Unfortunately, the fun and adventure in this title would not last long. Despite good sales, the brass at DC decided that the JSA didn’t fit into their plans. Len Strazewski (who I am interviewing on my radio show, Compton After Dark on 5/4 at www.vocnation.com) thinks that Mike Carlin is the man primarily responsible, but whoever it was very short-sighted, as the JSA still had lots to offer. I find it very telling that unlike other titles that were canceled at this time (many of them canceled for much worse sales than JSA had) got twelve issues to fill out their stories. This instance of Justice Society of America only got ten. Black Condor got 12! Primal Force got 12! Black Canary got 12! All of them, and I like all of them and plan on bringing y’all articles on each one of them in the future, had worse sales than JSA. Why cut this title two issues earlier than was the standard paradigm at the time? I have no idea other than what Len says, which is that there was enmity against the title within the front office.
Enmity or not though, the Justice Society of America goes out with a bang!
Since issue #1, we have been dealing with a sub-plot involving everyone’s favorite ornithological archaeologist couple, Hawkman and Hawkgirl. They’ve been in Egypt, unearthing some sort of bizarre GIANT MUMMY. Caps are there just to let you know how giant it is.
Unfortunately for the Hawks and the rest of the JSA, this mummy is actually Kulak, a little-used Spectre villain who showed up here to plague the JSA! The fact that Kulak, former high priest on the planet Brztal, had hardly been used since the Golden Age prior to this is some sort of insult to everything great about comic books. He uses magic, has a GIANT EYE as his symbol, and went toe-to-toe with The Spectre! Naturally, he has everything it takes to essentially enslave the Hawks and have Carter Hall turn the entire world against the rest of the JSA! He also had the ability to be super creepy as he intimates doing the nasty with Hawkgirl.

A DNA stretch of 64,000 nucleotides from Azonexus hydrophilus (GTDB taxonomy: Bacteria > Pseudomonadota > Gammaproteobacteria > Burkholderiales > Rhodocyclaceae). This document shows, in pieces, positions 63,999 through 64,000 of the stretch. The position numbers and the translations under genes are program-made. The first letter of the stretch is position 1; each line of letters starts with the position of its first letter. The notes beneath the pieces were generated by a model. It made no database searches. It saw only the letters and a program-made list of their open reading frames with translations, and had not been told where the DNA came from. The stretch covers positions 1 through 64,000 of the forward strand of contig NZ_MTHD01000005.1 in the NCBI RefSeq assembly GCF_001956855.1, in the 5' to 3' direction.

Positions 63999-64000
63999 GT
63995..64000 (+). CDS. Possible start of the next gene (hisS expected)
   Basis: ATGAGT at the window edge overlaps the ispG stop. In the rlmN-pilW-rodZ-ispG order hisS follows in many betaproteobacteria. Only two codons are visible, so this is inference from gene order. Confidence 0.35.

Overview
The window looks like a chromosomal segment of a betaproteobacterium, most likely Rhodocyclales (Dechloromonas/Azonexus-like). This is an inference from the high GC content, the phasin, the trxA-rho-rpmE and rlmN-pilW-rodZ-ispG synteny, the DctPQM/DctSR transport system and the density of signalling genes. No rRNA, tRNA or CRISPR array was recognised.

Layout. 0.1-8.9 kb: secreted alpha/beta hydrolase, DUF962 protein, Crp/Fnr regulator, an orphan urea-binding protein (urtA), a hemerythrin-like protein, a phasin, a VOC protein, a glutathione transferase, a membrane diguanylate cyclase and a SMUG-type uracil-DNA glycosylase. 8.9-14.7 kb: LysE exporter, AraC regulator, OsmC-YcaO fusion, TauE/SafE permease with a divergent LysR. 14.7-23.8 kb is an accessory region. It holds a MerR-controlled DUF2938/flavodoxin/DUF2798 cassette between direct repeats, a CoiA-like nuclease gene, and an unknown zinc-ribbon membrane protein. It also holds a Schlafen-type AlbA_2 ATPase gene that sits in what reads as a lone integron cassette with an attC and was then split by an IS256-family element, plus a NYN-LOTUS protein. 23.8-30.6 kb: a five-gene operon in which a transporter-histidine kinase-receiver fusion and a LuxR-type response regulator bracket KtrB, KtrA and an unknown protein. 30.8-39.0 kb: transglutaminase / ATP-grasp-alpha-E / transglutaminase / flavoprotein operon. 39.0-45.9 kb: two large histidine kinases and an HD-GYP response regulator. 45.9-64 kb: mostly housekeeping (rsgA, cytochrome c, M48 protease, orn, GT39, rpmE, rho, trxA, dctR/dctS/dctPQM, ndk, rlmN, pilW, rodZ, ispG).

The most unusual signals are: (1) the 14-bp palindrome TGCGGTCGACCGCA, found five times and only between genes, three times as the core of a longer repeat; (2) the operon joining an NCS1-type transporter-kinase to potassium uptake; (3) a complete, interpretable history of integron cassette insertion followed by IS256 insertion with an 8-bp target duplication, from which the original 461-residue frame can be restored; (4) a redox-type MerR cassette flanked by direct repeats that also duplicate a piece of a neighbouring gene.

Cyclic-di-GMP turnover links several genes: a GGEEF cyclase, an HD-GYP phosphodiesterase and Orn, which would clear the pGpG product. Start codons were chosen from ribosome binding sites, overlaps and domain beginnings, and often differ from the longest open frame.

Sadly, for the last time, we see the JSA’s indomitable spirit enable them to rise to the occasion and defeat a foe who had them badly on the ropes, and once again some of the members who possess the least powers are the ones that rally the team and remind them all that no matter what the odds are, they can prevail; at least, they can prevail provided they are fighting Wotan or the Ultra-Humanite, but against the powers of a DC Comics editorial mandate they are helpless. Of course, they really didn’t get to fight too fairly. Can you imagine a DC Editor telling Dr. Mid-Nite no?
The Hawks get freed, and the JSA finds a way to save the day. Everything feels really rushed, and I wonder if it is because the cancellation came on quickly. I will definitely be asking Len on my show May 4th about that!
This series came to me at a time in my life when I really needed something like this, and I could not be more thankful. That having been said, this book would be wonderful to me no matter when I would have discovered it. Good story, great art, and a sense of spirit that few comic books ever have. This book is inspiring without being preachy about it; there’s a sense of pride and determination that I took away from it. I think many others do too.
I am going to leave you with the last shot of the book and the comments Len made in the last LetterCol in JSA. Even in their last moment, the JSA seems so regal, as though even though they know that this book is going away, nothing will ever really dampen the legacy they built. No matter what the company that owns them does with their name and with the characters, the Justice Society of America will always persevere, and no enemy will ever hold them down for long, unless that enemy is the Golden Age Green Lantern arch-enemy Sportsmaster.
Don’t forget to listen to my radio show, Compton After Dark, Sunday, May 4th, 2014, as we will be interviewing the writer of this book, Len Strazewski! It’s at 11:30 PM EDT on http://www.vocnation.com! Enjoy the pinup and Len’s thoughts below, and join us here at The Unspoken Decade next week when we tackle Darkhawk! Not literally.